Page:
PARIS (Reuters) - Three shareholder activist groups have asked the French market regulator to investigate Renault-Nissan (RENA.PA) (7201.T) boss Carlos Ghosn’s potential conflicts of interest and possible breaches of governance by the carmaking alliance.
Proxinvest, which advises investors how to vote on corporate governance issues, and U.S. activist CtW, put their case for a Renault-Nissan review in a 24-page letter to the French AMF market watchdog.
The Renault-Nissan move comes at a sensitive time for Ghosn, 63, whose pay package was rejected by shareholders in 2016 and faces a new vote at a June 15 annual general meeting.
The letter, also signed by RAIR, an association of French pension fund trustees, details claims that Renault failed to inform shareholders adequately about a transfer of decision-making powers to its Renault-Nissan BV (RNBV) joint venture, or to respect the procedure for their renewal in 2012 for 10 years.
It also points to potential conflicts of interest arising from Ghosn’s various roles. He is chairman and chief executive of Renault as well as chairman of both Mitsubishi and Nissan, where he also served as CEO until earlier this year.
“We believe an investigation is urgently needed to uphold the rights of Renault shareholders,” CtW Investment Group Executive Director Dieter Waizenegger said.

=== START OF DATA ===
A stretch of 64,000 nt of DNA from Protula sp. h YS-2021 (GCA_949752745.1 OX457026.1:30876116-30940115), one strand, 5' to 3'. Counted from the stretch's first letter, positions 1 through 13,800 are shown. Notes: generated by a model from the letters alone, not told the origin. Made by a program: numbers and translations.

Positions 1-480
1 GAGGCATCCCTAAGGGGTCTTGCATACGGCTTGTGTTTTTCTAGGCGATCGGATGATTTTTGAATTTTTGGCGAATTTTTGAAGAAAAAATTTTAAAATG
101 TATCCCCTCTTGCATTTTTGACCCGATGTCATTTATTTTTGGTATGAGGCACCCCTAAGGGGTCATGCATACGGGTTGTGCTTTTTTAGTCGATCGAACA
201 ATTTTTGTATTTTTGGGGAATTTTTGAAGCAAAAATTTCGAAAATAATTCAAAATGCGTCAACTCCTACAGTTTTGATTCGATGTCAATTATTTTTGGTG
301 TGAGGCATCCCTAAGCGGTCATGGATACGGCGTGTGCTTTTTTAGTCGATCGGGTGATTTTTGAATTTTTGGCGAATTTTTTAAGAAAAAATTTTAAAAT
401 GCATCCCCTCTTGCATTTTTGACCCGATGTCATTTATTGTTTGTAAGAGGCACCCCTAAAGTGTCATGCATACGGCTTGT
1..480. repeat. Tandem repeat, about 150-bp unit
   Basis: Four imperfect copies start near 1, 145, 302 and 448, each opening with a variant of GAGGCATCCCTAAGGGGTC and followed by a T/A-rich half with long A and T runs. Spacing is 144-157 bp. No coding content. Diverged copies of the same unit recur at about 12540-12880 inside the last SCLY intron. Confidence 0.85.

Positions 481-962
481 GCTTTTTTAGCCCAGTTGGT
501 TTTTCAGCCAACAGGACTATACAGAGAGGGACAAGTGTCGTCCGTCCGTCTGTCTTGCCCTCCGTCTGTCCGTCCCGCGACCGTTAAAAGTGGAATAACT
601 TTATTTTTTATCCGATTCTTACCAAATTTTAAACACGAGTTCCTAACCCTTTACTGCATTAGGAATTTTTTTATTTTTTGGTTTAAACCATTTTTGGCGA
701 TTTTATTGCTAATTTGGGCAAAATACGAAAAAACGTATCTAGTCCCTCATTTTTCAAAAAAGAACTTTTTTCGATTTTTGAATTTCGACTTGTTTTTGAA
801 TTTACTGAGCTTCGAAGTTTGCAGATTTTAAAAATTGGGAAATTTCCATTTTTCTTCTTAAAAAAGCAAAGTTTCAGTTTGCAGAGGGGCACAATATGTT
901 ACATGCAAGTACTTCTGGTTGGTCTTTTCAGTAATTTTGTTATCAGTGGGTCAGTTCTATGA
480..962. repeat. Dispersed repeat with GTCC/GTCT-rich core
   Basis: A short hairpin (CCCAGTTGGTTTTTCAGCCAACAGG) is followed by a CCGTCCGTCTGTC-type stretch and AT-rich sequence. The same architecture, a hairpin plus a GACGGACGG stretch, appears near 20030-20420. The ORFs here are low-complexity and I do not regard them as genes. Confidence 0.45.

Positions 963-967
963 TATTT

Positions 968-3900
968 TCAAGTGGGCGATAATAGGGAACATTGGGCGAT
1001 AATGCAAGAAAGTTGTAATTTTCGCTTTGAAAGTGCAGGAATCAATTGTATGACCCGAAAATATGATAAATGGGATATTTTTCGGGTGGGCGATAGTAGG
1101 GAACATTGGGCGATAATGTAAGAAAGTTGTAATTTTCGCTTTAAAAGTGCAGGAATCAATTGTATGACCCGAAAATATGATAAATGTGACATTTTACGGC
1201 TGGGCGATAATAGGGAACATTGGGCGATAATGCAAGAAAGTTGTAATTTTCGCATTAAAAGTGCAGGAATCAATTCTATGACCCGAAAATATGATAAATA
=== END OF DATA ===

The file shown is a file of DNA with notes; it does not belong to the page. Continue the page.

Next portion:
CtW, a branch of the U.S. union federation Change to Win, has been influential in pressing Tesla (TSLA.O) boss Elon Musk to add independent directors.
The AMF said it had no immediate comment on the letter. A Renault spokesman could not be reached for comment.
The letter said a creeping transfer of power to the Dutch-listed RNBV venture has been taking place since 2002 without “adequate governance mechanisms or protections for Renault shareholders” or any new regulatory scrutiny.
The conflict of interest allegations partly echo criticisms leveled against Ghosn by the previous French government during his 2015 power struggle with then finance minister Emmanuel Macron - who was elected French president last month.
The French state, Renault’s biggest shareholder with nearly 20 percent, had indicated before the elections it would probably vote against Ghosn’s pay from Renault and Nissan, which came to a combined 15.6 million euros ($17.5 million) last year.
Editing by David Clarke